While liquid assets increase among the public, the volume of bank deposits has decreased. The main reasons for that are people's lack of trust in banks and their preference for converting money into coins, gold and similar investments to withstand the rising inflation.

Most credible Iranian economists, regardless of political affiliation, say that one of Iran's major economic challenges is "external factors", but no consensus exists among them in defining these external factors.

Some believe that Iran should not use the dollar and should instead conduct foreign trade in other currencies such as the euro or the yuan.

But others, including Mohammad Khoshchehreh, a prominent hardline economist, have said the IRGC's interference in economic affairs is one of the main problems of Iran's economy.

In July 2011, Ahmadinejad referred to the IRGC personnel who smuggle imports through IRGC-owned docks as "our own smuggler brothers". The following day, then-IRGC Commander Mohammad-Ali Jafari confirmed the existence of IRGC-owned docks in an interview.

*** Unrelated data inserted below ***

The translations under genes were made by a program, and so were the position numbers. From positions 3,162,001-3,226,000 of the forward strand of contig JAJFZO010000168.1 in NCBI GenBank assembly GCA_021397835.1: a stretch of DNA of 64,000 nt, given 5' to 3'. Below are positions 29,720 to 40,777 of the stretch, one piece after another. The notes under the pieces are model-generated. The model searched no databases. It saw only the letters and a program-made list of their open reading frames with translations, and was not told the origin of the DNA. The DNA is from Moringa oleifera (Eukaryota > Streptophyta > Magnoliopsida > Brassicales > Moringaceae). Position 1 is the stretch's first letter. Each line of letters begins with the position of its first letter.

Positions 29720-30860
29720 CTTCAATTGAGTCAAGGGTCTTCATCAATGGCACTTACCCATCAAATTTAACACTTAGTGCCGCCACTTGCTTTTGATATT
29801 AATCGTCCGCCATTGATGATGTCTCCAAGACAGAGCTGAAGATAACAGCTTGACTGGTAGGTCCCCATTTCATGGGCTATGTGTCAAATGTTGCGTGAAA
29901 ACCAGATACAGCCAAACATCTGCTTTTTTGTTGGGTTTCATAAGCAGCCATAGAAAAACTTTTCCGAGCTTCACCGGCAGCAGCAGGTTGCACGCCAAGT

Since the end of the Iran-Iraq war, the IRGC has gradually taken over Iran's economic and trade resources. It dominates Iran's ports and has won some of the most profitable government contracts inside and outside the country.

IRGC influence over the country's economy has spread from oil and gas facilities in the South Pars field to establishing free ports in the Persian Gulf islands to telecommunications, which includes the founding of major provider Irancell.

Iran spending in Syria exceeds own circulating currency